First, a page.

Abstract: Proxy respondents are widely used in population health surveys to maximize response rates. When surveys target frail elderly, the measurement error is expected to be smaller than selection or participation biases. However, in the literature on elderly needs for care, proxy use is most often considered with a dummy variable in which endogeneity with subjects' health status is rarely scrutinised in a robust way. Pitfalls of this choice extend beyond methodological issues. Indeed, the mismeasurement of needs for care with daily activities might lead to irrelevant social policies or to private initiatives that try to address those needs. This paper proposes a comprehensive and tractable strategy supported by various robustness checks to cope with the suspected endogeneity of proxy use to the unobserved health status of subjects in reports of needs for care with activities of daily living. Proxy respondents' subjectivity is found to inflate the needs of the elderly who are replaced or assisted in answering the questionnaire and to deflate the probability of unmet or undermet needs.
    Keywords: needs for care,Copula,selection,proxy respondent,measurement bias,endogeneity,ADLs,IADLs
    Date: 2019–02–20
  12. By: Nikolov, Plamen; Adelman, Alan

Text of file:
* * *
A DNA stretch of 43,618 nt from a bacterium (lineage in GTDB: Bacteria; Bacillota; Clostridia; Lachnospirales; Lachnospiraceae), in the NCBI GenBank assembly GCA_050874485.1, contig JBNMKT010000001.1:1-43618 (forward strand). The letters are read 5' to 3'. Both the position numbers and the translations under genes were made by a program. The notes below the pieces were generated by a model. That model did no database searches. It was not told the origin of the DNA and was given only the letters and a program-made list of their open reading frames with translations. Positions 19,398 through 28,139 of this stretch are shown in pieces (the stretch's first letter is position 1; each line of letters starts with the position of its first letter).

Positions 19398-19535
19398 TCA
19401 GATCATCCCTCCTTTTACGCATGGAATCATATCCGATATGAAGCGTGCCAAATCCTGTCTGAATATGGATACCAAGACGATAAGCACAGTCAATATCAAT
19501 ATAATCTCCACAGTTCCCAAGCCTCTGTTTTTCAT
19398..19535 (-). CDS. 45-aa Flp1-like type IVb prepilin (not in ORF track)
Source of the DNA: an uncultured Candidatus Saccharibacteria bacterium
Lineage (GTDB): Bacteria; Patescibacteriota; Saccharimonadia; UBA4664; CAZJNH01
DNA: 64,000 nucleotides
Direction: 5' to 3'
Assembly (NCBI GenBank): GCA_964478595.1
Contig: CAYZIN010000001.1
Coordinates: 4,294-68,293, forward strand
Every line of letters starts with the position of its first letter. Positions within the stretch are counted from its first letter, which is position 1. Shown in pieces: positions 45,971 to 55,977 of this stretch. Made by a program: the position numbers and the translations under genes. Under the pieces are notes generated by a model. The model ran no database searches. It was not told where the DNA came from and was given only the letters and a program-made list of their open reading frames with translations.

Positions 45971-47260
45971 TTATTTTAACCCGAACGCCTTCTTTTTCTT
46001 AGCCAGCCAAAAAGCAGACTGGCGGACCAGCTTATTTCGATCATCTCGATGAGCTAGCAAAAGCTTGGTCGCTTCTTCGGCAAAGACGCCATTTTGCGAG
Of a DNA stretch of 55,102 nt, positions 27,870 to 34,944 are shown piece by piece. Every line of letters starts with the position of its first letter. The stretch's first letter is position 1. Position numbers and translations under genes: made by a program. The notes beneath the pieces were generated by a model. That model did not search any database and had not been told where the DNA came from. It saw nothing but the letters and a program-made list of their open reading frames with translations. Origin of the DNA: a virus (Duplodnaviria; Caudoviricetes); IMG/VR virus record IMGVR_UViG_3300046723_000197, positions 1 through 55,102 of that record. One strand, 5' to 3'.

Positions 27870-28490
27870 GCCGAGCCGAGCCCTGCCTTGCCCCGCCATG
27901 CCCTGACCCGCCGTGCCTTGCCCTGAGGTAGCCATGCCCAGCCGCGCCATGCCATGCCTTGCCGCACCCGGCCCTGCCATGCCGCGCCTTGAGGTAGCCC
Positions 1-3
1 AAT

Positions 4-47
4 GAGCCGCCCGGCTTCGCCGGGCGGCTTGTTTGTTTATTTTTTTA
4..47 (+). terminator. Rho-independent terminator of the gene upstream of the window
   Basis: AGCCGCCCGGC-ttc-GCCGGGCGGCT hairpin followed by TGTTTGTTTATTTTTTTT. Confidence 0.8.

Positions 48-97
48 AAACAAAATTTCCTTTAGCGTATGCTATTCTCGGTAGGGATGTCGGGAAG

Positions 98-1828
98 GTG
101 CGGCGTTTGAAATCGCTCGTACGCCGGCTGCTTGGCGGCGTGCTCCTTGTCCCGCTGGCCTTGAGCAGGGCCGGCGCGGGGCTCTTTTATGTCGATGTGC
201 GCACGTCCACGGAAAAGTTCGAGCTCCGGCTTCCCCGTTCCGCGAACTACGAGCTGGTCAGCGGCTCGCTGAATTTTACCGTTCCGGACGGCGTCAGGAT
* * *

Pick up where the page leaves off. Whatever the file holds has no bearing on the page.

Abstract: This paper examines the impact of the New Rural Pension Scheme (NRPS) in China. Exploiting the staggered implementation of an NRPS policy expansion that began in 2009, we used a difference-in-difference approach to study the effects of the introduction of pension benefits on the health status, health behaviors, and healthcare utilization of rural Chinese adults age 60 and above. The results point to three main conclusions. First, in addition to improvements in self-reported health, older adults with access to the pension program experienced significant improvements in several important measures of health, including mobility, self-care, usual activities, and vision. Second, regarding the functional domains of mobility and self-care, we found that the females in the study group led in improvements over their male counterparts. Third, in our search for the mechanisms that drive positive retirement program results, we find evidence that changes in individual health behaviors, such as a reduction in drinking and smoking, and improved sleep habits, play an important role. Our findings point to the potential benefits of retirement programs resulting from social spillover effects. In addition, these programs may lessen the morbidity burden among the retired population.
    Keywords: life-cycle,retirement,pension,health,aging,developing countries,China
    JEL: H55 H75 I10 I12 I19 J26
    Date: 2019
  13. By: Nie, Peng (University of Hohenheim); Li, Qing (University of Sherbrooke); Sousa-Poza, Alfonso (University of Hohenheim)